Don’t Fall for Short-Term Trends
Normally our focus here in my Advanced College of Sports Betting and Handicapping is on things you can do to make yourself a smarter investor. Today, we’re going to talk about something NOT to do.
If you’ve been paying attention to sports betting media, or even mainstream media the past few days, you’ve heard a lot of raving about short term trends. Home underdogs had a great day in the NFL Sunday, including outright wins by Cleveland and Buffalo. Favorites are on an amazing run in the Major League Baseball Playoffs so far. Baseball underdogs didn’t cash until Milwaukee and Atlanta both cashed Sunday at plus odds. Even when the Yankees won game two in Boston, they closed as market favorites.
That stuff sounds interesting. But, IT DOESN’T MEAN ANYTHING. It’s not like the next NFL home underdog to take the field is in better shape to cover because the last few did. An ace pitcher for Team X isn’t a sure thing to shine just because other ace pitchers have been sharp so far. If you bet based on “imagined” momentum that couldn’t possibly have any real word applications, you’re going to get your butt handed to you in this field.
Remember this. Media guys would go broke very quickly if they had to make their livings as sports bettors. I’ve lived out here in Las Vegas longer than many of you have been alive. If you’re a relatively young student and new to sports betting, I’ve been a pro handicapper for longer than your father was alive! I know what works and what doesn’t. Sports books are not afraid of pundits…or former players…or former coaches…or former sportswriters. Those guys aren’t banned from betting because they’re too smart. They’d be welcomed if they had the guts to show up and back their bad opinions with money.
So if you hear some sort of betting “angle” or “trend” in the recently expanding sports betting media (much more prominent now on the internet than it’s been, and on sports cable channels), don’t fall into the trap of thinking you should bet that way. Too many people try to invent DUMB shortcuts to winning. Do the work! I trust all of you regular students have already learned the benefits of that.
Look, if a home underdog covers a spread or springs an upset, you can almost always trace that to one or more of the following:
*PLAYMAKERS and GAMEBREAKERS who were positioned to have a good game against the opposing defense.
*The MOTIVATION FACTOR, which could either signal a peak effort from the host, or a flat performance from the visitor.
Tennessee lost outright as a home underdog at Buffalo this past Sunday. Was that because there was a plus-sign (+) by Buffalo’s name on an electric board in Vegas or Atlantic City? Or, was it because Tennessee was coming off an overtime thriller the prior week, that was on the heels of a brutal defensive war that saw the Titans upset divisional rival Jacksonville? The Titans couldn’t overcome a flat schedule spot.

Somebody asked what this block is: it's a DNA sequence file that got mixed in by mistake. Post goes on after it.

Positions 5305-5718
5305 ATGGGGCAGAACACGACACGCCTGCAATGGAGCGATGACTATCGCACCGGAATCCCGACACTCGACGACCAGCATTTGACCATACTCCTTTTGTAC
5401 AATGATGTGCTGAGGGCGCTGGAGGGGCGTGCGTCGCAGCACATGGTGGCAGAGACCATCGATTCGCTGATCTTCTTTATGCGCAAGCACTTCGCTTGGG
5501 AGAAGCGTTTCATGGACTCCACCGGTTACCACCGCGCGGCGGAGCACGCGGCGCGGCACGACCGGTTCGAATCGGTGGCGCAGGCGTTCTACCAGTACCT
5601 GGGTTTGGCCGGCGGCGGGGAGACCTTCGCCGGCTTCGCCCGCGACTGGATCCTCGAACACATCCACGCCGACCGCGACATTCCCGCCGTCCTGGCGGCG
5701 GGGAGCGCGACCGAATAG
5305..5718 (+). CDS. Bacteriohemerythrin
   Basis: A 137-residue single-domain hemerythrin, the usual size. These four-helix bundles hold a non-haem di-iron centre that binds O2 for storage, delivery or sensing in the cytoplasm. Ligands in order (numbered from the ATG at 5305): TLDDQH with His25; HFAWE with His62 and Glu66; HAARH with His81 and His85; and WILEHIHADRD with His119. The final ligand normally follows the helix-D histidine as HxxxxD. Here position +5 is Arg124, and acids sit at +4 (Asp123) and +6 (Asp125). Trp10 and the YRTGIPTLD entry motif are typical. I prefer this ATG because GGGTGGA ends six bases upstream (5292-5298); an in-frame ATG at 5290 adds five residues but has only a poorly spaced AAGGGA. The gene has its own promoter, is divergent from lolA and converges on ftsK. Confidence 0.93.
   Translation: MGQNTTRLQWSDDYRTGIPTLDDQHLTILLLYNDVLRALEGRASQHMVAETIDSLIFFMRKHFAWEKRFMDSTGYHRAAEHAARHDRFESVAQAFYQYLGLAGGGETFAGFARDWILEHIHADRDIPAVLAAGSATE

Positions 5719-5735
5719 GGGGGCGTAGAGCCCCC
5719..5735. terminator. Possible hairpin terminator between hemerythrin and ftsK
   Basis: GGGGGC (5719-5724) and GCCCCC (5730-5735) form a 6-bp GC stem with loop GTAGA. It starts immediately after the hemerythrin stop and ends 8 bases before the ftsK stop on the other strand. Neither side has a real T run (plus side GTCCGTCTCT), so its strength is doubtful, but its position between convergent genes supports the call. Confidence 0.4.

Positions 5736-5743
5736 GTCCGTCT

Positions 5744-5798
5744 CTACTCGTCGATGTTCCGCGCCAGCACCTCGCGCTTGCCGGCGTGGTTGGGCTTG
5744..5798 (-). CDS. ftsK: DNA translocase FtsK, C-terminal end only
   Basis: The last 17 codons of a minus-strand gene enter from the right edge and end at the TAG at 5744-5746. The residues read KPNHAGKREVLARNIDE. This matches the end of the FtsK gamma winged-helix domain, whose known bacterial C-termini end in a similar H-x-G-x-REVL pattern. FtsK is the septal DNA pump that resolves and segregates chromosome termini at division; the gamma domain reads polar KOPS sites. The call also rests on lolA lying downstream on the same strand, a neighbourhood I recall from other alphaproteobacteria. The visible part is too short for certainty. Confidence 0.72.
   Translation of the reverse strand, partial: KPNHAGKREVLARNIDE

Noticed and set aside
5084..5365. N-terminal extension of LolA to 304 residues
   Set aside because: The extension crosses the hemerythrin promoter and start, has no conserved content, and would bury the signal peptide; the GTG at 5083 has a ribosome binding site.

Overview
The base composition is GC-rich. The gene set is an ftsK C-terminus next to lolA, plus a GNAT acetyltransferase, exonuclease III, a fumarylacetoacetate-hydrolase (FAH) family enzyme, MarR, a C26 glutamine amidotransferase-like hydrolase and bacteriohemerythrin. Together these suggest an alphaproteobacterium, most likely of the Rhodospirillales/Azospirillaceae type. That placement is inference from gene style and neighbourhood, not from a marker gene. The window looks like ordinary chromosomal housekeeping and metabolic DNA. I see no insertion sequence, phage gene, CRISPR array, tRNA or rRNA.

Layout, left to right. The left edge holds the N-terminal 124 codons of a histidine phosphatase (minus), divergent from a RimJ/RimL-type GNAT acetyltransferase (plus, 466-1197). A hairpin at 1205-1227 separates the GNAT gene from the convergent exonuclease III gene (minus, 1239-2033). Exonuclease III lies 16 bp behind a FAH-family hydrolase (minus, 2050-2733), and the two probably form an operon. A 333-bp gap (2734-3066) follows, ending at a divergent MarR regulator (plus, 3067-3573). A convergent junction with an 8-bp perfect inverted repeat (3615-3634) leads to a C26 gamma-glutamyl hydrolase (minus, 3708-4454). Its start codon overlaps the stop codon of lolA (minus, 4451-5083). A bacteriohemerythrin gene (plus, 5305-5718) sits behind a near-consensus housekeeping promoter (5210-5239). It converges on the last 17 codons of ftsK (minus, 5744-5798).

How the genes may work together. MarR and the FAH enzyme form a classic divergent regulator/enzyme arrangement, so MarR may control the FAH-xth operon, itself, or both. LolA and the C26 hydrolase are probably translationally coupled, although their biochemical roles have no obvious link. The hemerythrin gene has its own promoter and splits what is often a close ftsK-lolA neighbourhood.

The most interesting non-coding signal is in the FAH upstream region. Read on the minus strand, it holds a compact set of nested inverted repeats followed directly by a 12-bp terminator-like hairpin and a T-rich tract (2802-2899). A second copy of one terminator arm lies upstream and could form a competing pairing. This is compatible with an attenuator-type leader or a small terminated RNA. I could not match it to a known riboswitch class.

Denver closed as a slight home favorite over the Jets. This after a brutal early schedule that drained their tanks. That was also a short week after a Monday Night divisional heartbreaker against Kansas City.
What if factors like those AREN’T in play for the next road favorite? What if the next road favorite is fresh, ready, and has motivation for one reason or another. Should you bet the home underdog THEN just because home underdogs are on a hot run lately? Of course not.
Focus on the fundamentals. Those will give you a fighting chance.
Homework for today? I noticed this past Sunday that a lot of offenses posted very high rushing totals. We’ve talked a lot about the passing game this season, particularly with all the rules changes helping offenses. We’re now starting to see smart offensive coordinators rushing up the middle through spread out defenses. About half the league topped 100 rushing yards Sunday. About two-thirds this past weekend will have topped 90.
Today, scan rosters and boxscores to isolate the most likely “impact” running backs across the league right now. Those guys really haven’t been on our PLAYMAKERS and GAMEBREAKERS lists in the NFL for a few years because of how the game has evolved. I think this year’s rules changes are going to have an overlooked impact on freeing up the running game. YOU need to be on top of that development.
Today, or this week, I want you to create a “supplemental” listing of PLAYMAKERS at the running back position. Moving forward, have that list handy when you’re evaluating the rush defense of opponents. You’re going to find some great bets you would have been missing otherwise.
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Don’t forget to ask about combination packages that include Major League Baseball. We haven’t even reached the league championship battles yet. Those are best-of-seven, leading to what’s likely to be a memorable World Series no matter who qualifies.
The Dean of Sports Handicapping greatly appreciates your attendance. I hope you take today’s lesson to heart. Being a successful sports bettor is a mix of doing the right things, and NOT doing the wrong things. This isn’t roulette or craps, worrying about what’s hot or what’s cold. Nobody beats those games anyway. See you at the end of the week for more coursework.